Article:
1. J Pediatr. 2009 May 14. [Epub ahead of print] Related Articles, Links
Hypovitaminosis D is Associated with Greater Body Mass Index and Disease Activity in Pediatric Systemic Lupus Erythematosus
Wright TB, Shults J, Leonard MB, Zemel BS, Burnham JM
Department Of Pediatrics (T.W.), Division of Rheumatology, University of Texas Southwestern Medical Center, Dallas, TX; Department of Pediatrics, Divisions of Rheumatology (J.B.), Nephrology (M.L.), and Gastroenterology And Nutrition (B.Z.), The Children's Hospital of Philadelphia, Philadelphia, PA; Center for Clinical Epidemiology and Biostatistics (T.W., J.S., M.L., J.B.), University of Pennsylvania School of Medicine, Philadelphia, PA; and University of Pennsylvania School of Medicine (J.S., M.L., B.Z., J.B.), Philadelphia, PA.
OBJECTIVES: To determine whether pediatric systemic lupus erythematosus (SLE) is associated with alterations in the vitamin D-parathyroid hormone (PTH) axis and to assess the relation between vitamin D deficiency and SLE activity. STUDY DESIGN: 25-hydroxy vitamin D [25(OH)D], 1,25-dihydroxy vitamin D [1,25(OH)(2)D], and intact PTH were measured in subjects with SLE (n = 38) and healthy controls (n = 207), ages 5 to 21 years. Vitamin D status and its relation with disease activity were assessed using multivariable logistic and linear regression. RESULTS: Severe vitamin D deficiency (25(OH)D <10 ng/ml) was observed in a significantly higher proportion of subjects with SLE (36.8% vs 9.2%, P < .001). In SLE, the odds ratio (OR) for severe deficiency was 2.37 (P = .09), adjusting for age, sex, race, and season. However, for each 1 SD greater body mass index (BMI) z-score, 25(OH)D levels were 4.2 ng/mL lower (P = .01) in SLE, compared with controls. Adjusting for 25(OH)D levels, SLE was associated with significantly lower 1,25(OH)(2)D (P < .001) and intact PTH levels (P = .03). Greater SLE disease activity index scores were observed in those with 25(OH)D <20 ng/mL (P = .01). CONCLUSIONS: SLE was associated with vitamin D deficiency, particularly among those subjects with SLE who were overweight. Future studies should assess the effect of vitamin D supplementation on skeletal and nonskeletal outcomes in SLE.
2. Mil Med. 2009 Mar;174(3):302-7. Related Articles, Links
Barriers to vitamin D supplementation among military physicians
Sherman EM, Svec RV
Department of Pediatrics, Uniformed Services University of the Health Sciences, Bethesda, MD 20814, USA.
OBJECTIVE: We surveyed military pediatricians and family physicians about barriers to vitamin D supplementation. METHODS: We obtained lists of uniformed members of the American Academy of Pediatrics (AAP) and American Academy of Family Practice (AAFP). Three hundred individuals were randomly selected from each group and surveyed about: (1) practice habits; (2) vitamin D use and barriers to supplementation; (3) demographic factors. RESULTS: Pediatricians were 40% more likely to be aware of AAP recommendations about vitamin D (p < 0.001) and 40% more likely to prescribe vitamin D to exclusively breastfed infants (p < 0.001). The most common reason for not recommending vitamin D was the belief that breastfed infants received adequate sunlight. CONCLUSIONS: Most military pediatricians supplement breastfed infants with vitamin D. Military family physicians are less likely to supplement breastfed infants and are targets for educational interventions. Many physicians mistakenly believe that adequate sunlight exposure prevents vitamin D deficiency, another focus for future interventions.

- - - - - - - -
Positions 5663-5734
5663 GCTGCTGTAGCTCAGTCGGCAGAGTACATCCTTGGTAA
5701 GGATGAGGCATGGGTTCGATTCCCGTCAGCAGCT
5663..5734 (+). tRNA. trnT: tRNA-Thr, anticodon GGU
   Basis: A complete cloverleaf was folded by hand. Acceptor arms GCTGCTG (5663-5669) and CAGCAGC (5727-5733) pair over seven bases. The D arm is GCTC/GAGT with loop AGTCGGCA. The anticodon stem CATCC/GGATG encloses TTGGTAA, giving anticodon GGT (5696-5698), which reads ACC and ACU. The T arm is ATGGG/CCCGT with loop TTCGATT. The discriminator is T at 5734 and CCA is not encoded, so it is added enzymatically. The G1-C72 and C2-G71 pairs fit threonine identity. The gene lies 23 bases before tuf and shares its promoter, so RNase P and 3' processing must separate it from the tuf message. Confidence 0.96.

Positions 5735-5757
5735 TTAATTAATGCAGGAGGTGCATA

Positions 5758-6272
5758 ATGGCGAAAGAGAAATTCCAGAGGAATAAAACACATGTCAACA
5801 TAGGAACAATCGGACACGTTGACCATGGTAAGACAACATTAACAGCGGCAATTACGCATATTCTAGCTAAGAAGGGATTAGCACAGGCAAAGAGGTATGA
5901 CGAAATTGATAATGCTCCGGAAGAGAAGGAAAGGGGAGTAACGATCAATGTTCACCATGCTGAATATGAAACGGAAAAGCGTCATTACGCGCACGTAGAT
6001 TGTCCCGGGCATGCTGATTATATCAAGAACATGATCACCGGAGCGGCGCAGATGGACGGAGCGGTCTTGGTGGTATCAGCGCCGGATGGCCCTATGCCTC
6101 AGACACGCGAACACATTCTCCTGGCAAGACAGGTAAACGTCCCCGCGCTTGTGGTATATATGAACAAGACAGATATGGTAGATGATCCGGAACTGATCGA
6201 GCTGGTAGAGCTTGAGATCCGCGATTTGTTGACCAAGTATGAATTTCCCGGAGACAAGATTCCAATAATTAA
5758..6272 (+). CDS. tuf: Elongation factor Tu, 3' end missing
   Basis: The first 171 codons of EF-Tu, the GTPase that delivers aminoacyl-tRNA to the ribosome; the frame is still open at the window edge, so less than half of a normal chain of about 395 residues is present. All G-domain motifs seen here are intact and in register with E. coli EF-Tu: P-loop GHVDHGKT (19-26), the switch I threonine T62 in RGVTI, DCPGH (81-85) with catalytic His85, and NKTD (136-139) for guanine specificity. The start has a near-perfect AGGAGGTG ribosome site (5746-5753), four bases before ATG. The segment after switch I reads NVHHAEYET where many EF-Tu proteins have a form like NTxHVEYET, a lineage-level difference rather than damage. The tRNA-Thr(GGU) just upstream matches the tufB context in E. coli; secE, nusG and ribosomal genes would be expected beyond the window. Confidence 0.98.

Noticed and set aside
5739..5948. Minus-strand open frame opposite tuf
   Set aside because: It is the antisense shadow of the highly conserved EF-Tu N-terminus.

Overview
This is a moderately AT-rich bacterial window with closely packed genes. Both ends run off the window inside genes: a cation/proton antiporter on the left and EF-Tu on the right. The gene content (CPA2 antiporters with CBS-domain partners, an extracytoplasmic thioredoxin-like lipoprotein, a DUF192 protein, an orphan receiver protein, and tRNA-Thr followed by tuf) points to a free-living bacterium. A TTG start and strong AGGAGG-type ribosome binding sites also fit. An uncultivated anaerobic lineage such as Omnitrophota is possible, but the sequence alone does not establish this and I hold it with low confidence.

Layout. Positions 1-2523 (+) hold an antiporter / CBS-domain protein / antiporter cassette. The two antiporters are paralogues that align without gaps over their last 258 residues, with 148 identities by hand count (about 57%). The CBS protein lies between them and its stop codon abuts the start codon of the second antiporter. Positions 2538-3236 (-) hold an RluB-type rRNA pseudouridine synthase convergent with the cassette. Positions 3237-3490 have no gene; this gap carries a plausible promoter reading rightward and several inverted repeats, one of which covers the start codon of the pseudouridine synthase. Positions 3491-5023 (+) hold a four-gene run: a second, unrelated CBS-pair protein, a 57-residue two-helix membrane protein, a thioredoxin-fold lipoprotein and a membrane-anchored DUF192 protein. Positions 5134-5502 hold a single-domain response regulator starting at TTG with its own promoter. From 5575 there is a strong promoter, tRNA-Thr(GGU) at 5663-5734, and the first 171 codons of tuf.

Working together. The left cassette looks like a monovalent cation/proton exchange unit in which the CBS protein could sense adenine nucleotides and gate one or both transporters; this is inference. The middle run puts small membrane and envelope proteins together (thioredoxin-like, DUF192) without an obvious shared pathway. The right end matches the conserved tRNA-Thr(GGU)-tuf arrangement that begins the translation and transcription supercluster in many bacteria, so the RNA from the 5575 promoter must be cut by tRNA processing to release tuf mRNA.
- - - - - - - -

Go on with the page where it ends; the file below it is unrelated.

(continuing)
3. Curr Opin Clin Nutr Metab Care. 2009 May;12(3):287-92. Related Articles, Links
Vitamin D requirements in the first year of life
Mimouni FB, Shamir R
Department of Pediatrics, Shaare Zedek Medical Center, Jerusalem, Israel. email@example.com
PURPOSE OF REVIEW: To understand the basis for current recommendations for vitamin D supplementation in childhood and the differences between the recommendations published by major expert committees, using the Medline engine of the US National Library of Medicine and the National Institutes of Health. RECENT FINDINGS: Recent recommendations published by major national expert committees are essentially based on expert opinion (a relatively low level of evidence). Randomized controlled trials are very few, and there are no systematic reviews or meta-analyses on the topic. Most trials have examined the question of whether a specific daily vitamin D dose is capable or not to prevent rickets (by studying surrogate markers of rickets). There are no trials that have systematically attempted to determine the upper limit of daily vitamin D dose beyond which its toxic effects may appear. Whether or not outcomes such as osteoporosis (or low bone mass) and specific types of cancer may be prevented by 'generous' vitamin D supplementation is unclear and mostly based on indirect epidemiologic data not clearly substantiated by randomized controlled trials SUMMARY: The dose of daily vitamin D supplements needed to prevent rickets is probably much lower than that recommended by most expert committees. Whether higher doses of daily vitamin D supplements may or may not prevent other poor outcomes such as adult osteoporosis or specific types of cancer is not yet known.
4. Ann Pharmacother. 2009 Apr;43(4):714-20. Epub 2009 Mar 31. Related Articles, Links
Treatment of osteoporosis/osteopenia in pediatric leukemia and lymphoma.
Bryant ML, Worthington MA, Parsons K
Children's Hospital, Birmingham, AL, USA. firstname.lastname@example.org